Says a TRAI member: "We could move to a revenue share regime this year itself. We expect the telecom industry's revenue to go up from Rs 60,000 crore (Rs 600 billion) to Rs 80,000 crore (Rs 800 billion) this year. So the burden will come down in any case. Secondly, we expect disbursements from the Universal Service Obligation fund of Rs 3,000 crore to the department of telecommunications to improve further. This is used for rural telephony (one component of the ADC also), giving us a cushion."

TRAI also denies that it is investigating complaints selectively. "In the case of Reliance, it was a dispute between two companies. Once there is a dispute, our power to investigate under the TDSAT judgment also vanishes." says a TRAI official.

And by intervening, TRAI would have got into protracted litigation, which would have been counter productive.

TRAI officials also underscore the fact that the number of incoming minutes via the legal route has increased by 46 per cent in 2004-2005 versus the previous year -- evidence that the stringent action taken by the department of telecommunications and other policing bodies is actually working.

The whole matter is complicated but boils down to this. ILD operators that terminate incoming international calls and route them to your homes have to pay charges.

Among them are ADC to BSNL (Rs 3.25 per minute), a termination charge to the local operator that "owns" the customer where the call ends (30 paisa) and a small transit charge for taking the call from the international gateway to the customer's premise (20 paisa), making up a total of Rs 3.75. Apart from this, the ILD company has to incur infrastructure costs for building and maintaining its ILD operations.

The government and TRAI have kept ADC charges for ILD and NLD high as the money collected is given to BSNL to subsidise its local call rates. ADC charges have been coming down but are still far too high, ILD companies say.

International carriers offer call minutes to Indian ILD companies and pay them anything between Rs 5.50 and Rs 6.50 a minute to carry these calls to their destinations in India. That forms the revenue for an Indian ILD company. The difference between the revenue and the ADC provides them with their margin.

Grey market operators, however bypass the legal route by not paying ADC. They tie up with resellers of minutes in the US (who sell calling cards).

Also, established carriers pick up international minutes, use their own leased lines and then terminate the calls on a fixed or mobile network in the country as a local call, bypassing the international gateway. The resellers pay them low rates for carrying calls (Rs 1 to Rs 1.50). That is fine with grey operators as their owns costs without ADC are rock bottom.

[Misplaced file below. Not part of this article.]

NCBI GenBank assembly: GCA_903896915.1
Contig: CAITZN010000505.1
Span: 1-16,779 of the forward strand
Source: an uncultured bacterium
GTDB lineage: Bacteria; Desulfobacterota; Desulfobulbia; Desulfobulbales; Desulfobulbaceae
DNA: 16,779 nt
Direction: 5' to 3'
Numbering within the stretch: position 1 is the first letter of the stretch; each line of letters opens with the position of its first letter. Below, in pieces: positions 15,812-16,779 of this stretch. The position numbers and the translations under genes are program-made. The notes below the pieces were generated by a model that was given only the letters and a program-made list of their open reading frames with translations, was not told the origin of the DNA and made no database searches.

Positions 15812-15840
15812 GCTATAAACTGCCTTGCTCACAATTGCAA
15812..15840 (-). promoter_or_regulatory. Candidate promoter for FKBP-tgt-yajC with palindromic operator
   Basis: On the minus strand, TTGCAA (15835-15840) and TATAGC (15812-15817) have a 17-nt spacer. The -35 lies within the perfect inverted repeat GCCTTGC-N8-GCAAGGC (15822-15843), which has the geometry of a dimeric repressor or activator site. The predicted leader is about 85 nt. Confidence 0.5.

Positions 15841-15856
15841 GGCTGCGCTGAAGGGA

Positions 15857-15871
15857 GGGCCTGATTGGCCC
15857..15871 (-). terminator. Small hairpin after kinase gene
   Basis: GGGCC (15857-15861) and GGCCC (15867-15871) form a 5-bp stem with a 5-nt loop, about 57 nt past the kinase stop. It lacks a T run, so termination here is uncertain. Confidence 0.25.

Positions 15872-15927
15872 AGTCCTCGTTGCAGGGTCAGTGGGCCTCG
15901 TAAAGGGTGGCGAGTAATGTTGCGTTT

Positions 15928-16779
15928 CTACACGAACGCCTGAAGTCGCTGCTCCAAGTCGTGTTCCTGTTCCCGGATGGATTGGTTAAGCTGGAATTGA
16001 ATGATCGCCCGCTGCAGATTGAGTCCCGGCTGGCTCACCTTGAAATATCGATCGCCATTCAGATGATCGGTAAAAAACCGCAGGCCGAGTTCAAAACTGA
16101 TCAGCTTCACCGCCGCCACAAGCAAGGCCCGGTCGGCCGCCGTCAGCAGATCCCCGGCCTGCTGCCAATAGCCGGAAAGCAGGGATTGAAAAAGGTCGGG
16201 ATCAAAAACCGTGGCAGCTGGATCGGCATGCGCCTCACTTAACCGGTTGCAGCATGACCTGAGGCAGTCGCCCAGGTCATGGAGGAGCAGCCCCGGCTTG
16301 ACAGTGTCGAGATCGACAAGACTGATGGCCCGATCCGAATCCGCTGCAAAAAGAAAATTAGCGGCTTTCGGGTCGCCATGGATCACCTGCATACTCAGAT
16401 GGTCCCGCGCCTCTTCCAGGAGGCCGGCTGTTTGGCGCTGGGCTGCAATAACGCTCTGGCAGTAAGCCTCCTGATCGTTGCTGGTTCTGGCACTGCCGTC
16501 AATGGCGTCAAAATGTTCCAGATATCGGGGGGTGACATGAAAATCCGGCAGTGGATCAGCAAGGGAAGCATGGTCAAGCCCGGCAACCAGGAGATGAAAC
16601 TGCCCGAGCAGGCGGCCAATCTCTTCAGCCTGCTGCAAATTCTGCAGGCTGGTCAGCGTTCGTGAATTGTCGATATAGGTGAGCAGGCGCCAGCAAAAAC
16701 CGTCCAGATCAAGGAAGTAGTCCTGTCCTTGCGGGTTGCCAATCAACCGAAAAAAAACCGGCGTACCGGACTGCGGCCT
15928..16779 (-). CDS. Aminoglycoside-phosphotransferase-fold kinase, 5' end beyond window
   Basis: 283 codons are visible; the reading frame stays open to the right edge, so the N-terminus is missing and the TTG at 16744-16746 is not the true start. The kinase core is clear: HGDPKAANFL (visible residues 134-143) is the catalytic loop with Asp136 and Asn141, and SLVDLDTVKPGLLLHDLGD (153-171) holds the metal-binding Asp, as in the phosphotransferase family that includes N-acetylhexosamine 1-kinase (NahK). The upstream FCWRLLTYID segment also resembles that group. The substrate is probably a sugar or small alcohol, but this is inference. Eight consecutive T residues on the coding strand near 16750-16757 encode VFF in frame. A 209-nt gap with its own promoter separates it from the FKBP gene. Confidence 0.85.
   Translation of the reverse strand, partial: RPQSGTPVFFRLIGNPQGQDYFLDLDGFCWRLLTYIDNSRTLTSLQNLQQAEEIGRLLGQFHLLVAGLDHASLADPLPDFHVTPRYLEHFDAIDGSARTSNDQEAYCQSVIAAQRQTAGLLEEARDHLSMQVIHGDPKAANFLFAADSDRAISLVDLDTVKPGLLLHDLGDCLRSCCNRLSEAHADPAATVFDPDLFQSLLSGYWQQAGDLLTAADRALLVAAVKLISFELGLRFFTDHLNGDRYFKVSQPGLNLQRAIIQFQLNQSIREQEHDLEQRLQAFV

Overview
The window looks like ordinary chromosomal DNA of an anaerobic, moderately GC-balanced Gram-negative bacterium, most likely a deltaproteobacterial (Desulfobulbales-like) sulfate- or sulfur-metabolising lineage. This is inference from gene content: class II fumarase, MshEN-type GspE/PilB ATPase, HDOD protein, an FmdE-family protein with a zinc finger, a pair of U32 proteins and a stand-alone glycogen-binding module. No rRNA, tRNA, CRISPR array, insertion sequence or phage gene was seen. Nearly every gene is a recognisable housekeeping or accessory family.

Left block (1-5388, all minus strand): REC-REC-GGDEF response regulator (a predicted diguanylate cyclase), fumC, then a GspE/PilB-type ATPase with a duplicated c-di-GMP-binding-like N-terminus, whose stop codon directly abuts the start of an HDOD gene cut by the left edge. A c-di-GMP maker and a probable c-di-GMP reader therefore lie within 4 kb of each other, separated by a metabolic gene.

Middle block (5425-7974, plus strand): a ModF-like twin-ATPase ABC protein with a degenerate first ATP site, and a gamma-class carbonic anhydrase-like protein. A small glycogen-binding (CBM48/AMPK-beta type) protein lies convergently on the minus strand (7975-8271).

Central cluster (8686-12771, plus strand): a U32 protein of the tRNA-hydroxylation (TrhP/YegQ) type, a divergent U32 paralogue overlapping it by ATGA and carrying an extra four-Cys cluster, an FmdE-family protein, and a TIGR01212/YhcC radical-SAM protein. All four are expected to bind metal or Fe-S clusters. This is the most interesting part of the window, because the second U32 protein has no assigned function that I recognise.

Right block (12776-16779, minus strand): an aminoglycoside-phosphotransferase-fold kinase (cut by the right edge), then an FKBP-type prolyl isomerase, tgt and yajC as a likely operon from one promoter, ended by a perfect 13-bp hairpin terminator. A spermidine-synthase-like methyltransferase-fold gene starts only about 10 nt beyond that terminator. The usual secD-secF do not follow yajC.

The problem is aggravated by the fact that it is difficult to trace illegal calls. That is because most of these calls do not show a caller line identification. So you cannot trace them if they are international calls. And as much as 70 per cent of international calls terminate in fixed phones that don't have CLI.

Bharti Infotel's Aggarwal contends that the nub of the matter is the high ADC fixed by TRAI, which provides arbitrage opportunities to grey market operators. "The only answer is to remove the ADC and move to a revenue share regime so that there is no incentive left for grey operators at all," says Aggarwal.

Secondly, ILD companies argue that while TRAI reduced the ADC from Rs 4.75 to Rs 3.25 a minute this year, the arbitrage margins for grey market operators were not narrowed. That is because Indian ILD companies did not pass on the reduction by way of cuts in what they charge international carriers (around Rs 5.50 a minute).

"It is pretty clear that the cut in ADC has not changed the arbitrage margins at all, and TRAI had done nothing to ensure that the cut in ADC is passed on," says a harried executive at an international carrier.

ILD company executives like Aggarwal defend their decision not to pass on the benefit of the ADC reduction.

Says he: "Yes, we have not passed it on, because earlier we were making losses of 30 paisa to 40 paisa per minute. The reduction in ADC by Rs 1 has given us some cushion to make some margins." But Aggarwal says that if the ADC is removed Bharti Infotel will pass on the reduction to international carriers.

Still, TRAI says that incoming ILD calls contributed over Rs 1,300 crore (Rs 13 billion) to the ADC. If ILD companies want to switch from ADC to a revenue share model, they will have to fork out over 30 per cent of their Rs 5,000 crore (Rs 50 billion) revenue {Rs 1,500 crore (Rs 15 billion)} as revenue share.

TRAI officials also agree that leased lines are used by grey market operators but say that the IT industry in particular has been seeking a reduction in leased line rates. Says a TRAI member: "Our studies clearly showed that the international bandwidth was more expensive than in other countries."

As this dispute rages, the question here really is how quickly TRAI will shift from the ADC regime and how effectively it can reduce arbitrage opportunities, and so help put grey market operators out of business.